Sumte has no shops, no police station, no school. The initial number of arrivals was, in fact, reduced to avoid straining the local sewage system and give time for new pumps to be installed.

“We have zero infrastructure here for so many people,” Mr. Fabel, the mayor, said.

Sumte, Lower Saxony, Germany Google Maps (UK Independent)

Sumte, Lower Saxony, Germany Google Maps (UK Independent)

As the federal government desperately scrambles to find shelter for the refugees before winter sets in, it is assigning quotas to each of Germany’s 16 Länder, or states, based on factors like economic strength and population.

Initially, the migrants were housed across the country in renovated homes, then in gymnasiums, military bases and old schools, but as obvious shelters run out, the authorities are hunting for any free space they can find, like the 23 empty office buildings in Sumte.

Dirk Hammer, a Sumte resident, said that he felt sympathy for the refugees, but that he feared the sheer number of people dumped with little warning in places like this could offer “an ideal platform for the [neo-Nazis]. I get stomachaches from fear of what is going to happen — not just here but in the whole of Germany,” he said.

An assertion by a senior regional police official that Sumte did not need a permanent police presence prompted one villager to jump to his feet at a meeting and shout, “Of course we need protection.” But the discussion was civil and devoid of inflammatory outbursts.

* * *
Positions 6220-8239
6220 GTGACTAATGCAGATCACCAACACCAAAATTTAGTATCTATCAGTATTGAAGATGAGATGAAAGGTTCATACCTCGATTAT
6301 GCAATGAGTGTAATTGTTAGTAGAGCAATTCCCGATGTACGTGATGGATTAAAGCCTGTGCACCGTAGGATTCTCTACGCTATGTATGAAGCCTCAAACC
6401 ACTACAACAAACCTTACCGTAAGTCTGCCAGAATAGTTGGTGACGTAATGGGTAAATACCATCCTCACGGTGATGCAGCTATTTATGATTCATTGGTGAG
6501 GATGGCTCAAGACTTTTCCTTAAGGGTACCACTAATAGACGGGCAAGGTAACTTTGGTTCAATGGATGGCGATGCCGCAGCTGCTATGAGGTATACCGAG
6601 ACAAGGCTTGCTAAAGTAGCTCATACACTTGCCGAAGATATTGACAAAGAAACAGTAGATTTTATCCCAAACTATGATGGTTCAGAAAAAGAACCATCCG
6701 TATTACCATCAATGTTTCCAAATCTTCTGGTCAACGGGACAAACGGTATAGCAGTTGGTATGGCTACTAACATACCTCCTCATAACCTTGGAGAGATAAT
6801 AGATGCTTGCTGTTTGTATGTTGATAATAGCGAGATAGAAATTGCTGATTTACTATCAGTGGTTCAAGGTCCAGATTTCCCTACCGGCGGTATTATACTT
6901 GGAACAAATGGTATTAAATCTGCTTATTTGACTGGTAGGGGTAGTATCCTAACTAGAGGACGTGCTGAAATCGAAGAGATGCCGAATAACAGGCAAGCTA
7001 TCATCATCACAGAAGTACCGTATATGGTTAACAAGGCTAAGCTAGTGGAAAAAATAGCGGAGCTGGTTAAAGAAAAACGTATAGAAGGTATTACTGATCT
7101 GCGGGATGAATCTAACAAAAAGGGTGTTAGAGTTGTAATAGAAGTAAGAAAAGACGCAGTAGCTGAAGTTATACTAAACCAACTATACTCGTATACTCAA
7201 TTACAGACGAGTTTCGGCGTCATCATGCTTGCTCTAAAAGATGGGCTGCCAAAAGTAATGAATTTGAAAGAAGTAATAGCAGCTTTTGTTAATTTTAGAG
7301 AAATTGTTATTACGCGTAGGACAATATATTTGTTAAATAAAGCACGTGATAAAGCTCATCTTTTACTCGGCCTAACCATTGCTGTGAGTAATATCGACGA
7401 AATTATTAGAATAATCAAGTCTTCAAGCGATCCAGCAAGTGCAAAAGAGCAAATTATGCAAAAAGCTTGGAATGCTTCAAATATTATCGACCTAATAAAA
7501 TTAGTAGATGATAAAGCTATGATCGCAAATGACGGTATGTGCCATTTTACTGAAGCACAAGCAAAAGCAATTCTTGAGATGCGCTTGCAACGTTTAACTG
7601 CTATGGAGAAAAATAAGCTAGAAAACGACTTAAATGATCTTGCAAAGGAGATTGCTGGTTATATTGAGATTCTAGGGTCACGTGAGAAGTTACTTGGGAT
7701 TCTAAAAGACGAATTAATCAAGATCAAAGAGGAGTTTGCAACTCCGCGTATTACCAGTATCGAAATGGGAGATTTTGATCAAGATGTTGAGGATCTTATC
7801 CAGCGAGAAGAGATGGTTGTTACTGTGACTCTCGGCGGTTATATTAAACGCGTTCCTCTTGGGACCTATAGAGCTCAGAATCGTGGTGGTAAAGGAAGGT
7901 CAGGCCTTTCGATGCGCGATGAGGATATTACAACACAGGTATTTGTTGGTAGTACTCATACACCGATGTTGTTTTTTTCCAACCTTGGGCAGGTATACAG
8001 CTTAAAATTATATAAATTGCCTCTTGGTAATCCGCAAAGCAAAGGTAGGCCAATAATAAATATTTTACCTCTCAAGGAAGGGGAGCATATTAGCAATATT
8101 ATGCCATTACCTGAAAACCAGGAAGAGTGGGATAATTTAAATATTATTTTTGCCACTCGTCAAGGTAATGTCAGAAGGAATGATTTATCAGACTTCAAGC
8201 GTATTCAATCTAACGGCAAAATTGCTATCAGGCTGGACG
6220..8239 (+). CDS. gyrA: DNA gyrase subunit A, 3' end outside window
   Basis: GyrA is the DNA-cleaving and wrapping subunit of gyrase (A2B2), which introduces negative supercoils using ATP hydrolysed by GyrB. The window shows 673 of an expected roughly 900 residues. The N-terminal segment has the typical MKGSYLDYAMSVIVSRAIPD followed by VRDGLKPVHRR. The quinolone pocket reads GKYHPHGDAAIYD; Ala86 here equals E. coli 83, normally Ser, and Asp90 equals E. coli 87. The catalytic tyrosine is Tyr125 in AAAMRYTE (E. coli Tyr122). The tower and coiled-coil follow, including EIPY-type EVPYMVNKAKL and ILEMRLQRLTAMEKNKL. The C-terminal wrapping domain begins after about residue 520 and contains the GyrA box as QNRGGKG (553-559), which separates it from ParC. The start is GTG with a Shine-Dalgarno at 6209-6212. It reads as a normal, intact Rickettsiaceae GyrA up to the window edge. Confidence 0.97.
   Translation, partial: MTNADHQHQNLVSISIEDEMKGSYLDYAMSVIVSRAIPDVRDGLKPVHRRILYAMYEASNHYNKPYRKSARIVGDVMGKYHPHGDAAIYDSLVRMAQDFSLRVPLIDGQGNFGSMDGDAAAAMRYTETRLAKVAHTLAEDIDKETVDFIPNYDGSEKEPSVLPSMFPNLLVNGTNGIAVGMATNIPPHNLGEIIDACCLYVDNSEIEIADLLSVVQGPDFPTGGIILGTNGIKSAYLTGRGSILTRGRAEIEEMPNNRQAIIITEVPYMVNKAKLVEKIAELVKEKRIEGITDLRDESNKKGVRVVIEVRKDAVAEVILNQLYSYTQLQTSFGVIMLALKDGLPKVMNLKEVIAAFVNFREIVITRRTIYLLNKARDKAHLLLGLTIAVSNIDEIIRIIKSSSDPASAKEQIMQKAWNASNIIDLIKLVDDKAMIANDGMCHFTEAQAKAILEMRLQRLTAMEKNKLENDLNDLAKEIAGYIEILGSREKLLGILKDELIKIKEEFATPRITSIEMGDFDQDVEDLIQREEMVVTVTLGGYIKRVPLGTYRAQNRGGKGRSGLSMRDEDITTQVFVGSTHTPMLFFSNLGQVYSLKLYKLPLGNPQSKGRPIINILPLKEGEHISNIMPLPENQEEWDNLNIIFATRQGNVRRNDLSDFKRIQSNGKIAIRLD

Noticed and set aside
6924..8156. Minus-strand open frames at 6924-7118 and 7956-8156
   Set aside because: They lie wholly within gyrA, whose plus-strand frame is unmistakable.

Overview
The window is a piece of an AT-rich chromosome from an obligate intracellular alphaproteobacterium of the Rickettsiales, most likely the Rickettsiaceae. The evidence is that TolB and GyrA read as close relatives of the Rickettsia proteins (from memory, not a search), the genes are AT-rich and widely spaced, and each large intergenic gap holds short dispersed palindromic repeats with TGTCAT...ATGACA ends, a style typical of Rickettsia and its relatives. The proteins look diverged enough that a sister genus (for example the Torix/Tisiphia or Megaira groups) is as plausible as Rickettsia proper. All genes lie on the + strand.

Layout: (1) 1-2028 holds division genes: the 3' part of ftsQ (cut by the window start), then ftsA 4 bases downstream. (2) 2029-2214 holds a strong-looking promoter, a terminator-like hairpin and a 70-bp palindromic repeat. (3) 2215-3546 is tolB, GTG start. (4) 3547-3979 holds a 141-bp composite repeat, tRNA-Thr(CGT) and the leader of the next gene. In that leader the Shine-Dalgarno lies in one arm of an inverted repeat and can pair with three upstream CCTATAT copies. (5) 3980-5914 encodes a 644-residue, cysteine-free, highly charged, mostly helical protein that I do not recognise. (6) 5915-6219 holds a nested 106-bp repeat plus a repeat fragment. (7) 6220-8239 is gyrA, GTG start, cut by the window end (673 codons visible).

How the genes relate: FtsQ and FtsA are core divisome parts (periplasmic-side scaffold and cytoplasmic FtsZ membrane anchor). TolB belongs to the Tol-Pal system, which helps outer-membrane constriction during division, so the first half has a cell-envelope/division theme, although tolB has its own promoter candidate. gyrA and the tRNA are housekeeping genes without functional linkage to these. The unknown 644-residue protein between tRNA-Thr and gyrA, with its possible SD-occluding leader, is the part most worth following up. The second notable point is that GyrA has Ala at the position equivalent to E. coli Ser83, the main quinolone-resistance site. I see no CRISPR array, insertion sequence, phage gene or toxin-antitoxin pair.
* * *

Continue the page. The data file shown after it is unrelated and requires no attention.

Mr. Fabel, the mayor, insisted that Sumte, despite its unease, was open-minded and hospitable, and was now focused on making the refugee holding camp work.

He said he realized that there was no point in trying to block the plan when, at the initial meeting, he asked Mr. Götz, the regional official in charge of finding places for migrants, whether Sumte had any choice. “You have two options,” he said he was told. “Yes, or yes.” Mr. Götz declined to be interviewed. 

The asylum seekers will stay in Sumte only as long as it takes to process their applications for refugee status. But those who move on will eventually be replaced by new arrivals, as the vast stream of refugees and migrants shows no signs of slowing.

“Life here is going to change,” the mayor said.

LIBYA – Government warns it could flood Europe with migrants if EU does not recognize new Islamist government

TRIPOLI – Libya has issued a veiled threat to send “hundreds of thousands” of extra migrants to Europe if Brussels [the European Union] does not give official recognition to its self-proclaimed Islamist government.

Officials say they could hire boats to send large numbers of African migrants across the Mediterranean, massively adding to the numbers already reaching Europe’s borders.

The warning was made by a spokesman for Libya’s General National Congress (GNC) in an interview with The Telegraph in the Libyan capital, Tripoli.